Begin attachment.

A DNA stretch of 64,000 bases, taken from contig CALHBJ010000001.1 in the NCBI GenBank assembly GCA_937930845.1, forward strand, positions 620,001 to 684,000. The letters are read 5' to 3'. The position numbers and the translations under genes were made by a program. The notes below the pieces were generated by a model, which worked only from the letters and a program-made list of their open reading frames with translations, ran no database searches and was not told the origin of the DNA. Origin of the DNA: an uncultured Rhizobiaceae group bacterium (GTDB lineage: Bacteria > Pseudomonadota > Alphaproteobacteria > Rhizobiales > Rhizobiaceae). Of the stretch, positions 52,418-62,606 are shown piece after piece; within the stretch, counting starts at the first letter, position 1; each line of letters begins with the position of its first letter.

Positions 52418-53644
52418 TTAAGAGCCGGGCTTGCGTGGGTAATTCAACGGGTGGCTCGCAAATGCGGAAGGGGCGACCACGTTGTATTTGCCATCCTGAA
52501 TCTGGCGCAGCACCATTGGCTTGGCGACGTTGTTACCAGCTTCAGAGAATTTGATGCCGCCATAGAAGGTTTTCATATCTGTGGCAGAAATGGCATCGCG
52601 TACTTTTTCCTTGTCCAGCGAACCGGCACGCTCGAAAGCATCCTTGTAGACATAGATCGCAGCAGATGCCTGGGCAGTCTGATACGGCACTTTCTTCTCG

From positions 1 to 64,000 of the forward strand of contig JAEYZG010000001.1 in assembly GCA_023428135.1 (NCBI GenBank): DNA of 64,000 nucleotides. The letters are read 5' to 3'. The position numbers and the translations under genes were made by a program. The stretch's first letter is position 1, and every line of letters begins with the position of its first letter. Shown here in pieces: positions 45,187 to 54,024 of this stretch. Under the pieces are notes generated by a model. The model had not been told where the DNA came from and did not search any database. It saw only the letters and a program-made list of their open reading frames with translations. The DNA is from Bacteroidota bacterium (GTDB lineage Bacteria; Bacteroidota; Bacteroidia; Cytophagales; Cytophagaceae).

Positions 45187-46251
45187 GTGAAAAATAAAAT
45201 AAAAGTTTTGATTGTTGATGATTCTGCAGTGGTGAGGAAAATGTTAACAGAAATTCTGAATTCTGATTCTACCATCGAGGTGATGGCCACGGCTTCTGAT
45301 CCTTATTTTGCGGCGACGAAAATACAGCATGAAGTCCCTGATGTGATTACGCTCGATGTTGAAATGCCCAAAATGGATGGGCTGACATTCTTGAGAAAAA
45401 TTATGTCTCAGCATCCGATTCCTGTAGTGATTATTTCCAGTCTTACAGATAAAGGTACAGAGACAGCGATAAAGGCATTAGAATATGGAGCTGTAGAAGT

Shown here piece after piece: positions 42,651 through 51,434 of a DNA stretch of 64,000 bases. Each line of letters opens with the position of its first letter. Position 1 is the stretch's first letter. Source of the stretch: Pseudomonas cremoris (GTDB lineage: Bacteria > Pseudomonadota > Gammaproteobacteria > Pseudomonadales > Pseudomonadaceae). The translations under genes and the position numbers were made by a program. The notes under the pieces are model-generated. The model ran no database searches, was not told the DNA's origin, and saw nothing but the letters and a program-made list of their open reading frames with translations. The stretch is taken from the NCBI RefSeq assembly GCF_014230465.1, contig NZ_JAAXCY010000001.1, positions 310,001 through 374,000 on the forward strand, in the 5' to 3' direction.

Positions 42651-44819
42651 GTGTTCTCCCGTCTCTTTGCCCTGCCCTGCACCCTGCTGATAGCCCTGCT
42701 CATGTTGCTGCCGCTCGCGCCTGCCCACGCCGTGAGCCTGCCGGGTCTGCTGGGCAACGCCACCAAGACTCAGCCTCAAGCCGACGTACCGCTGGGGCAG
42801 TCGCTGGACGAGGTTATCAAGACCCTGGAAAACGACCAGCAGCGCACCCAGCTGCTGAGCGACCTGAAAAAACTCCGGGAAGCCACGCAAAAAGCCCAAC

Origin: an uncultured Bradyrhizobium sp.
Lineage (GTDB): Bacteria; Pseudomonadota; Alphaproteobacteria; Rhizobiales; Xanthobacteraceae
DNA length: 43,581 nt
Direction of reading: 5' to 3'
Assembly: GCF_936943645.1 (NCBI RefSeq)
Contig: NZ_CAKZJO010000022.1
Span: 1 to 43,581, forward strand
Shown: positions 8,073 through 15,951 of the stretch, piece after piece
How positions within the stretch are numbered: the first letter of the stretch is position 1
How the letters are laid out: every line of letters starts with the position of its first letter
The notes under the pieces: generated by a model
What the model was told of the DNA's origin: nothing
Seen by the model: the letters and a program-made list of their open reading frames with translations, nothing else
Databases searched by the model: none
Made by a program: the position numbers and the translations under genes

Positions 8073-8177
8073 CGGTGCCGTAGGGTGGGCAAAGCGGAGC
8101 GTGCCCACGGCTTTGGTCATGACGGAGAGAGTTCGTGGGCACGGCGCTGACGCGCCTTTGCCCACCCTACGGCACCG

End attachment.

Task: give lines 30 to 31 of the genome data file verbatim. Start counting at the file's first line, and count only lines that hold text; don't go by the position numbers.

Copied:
Databases searched by the model: none
Made by a program: the position numbers and the translations under genes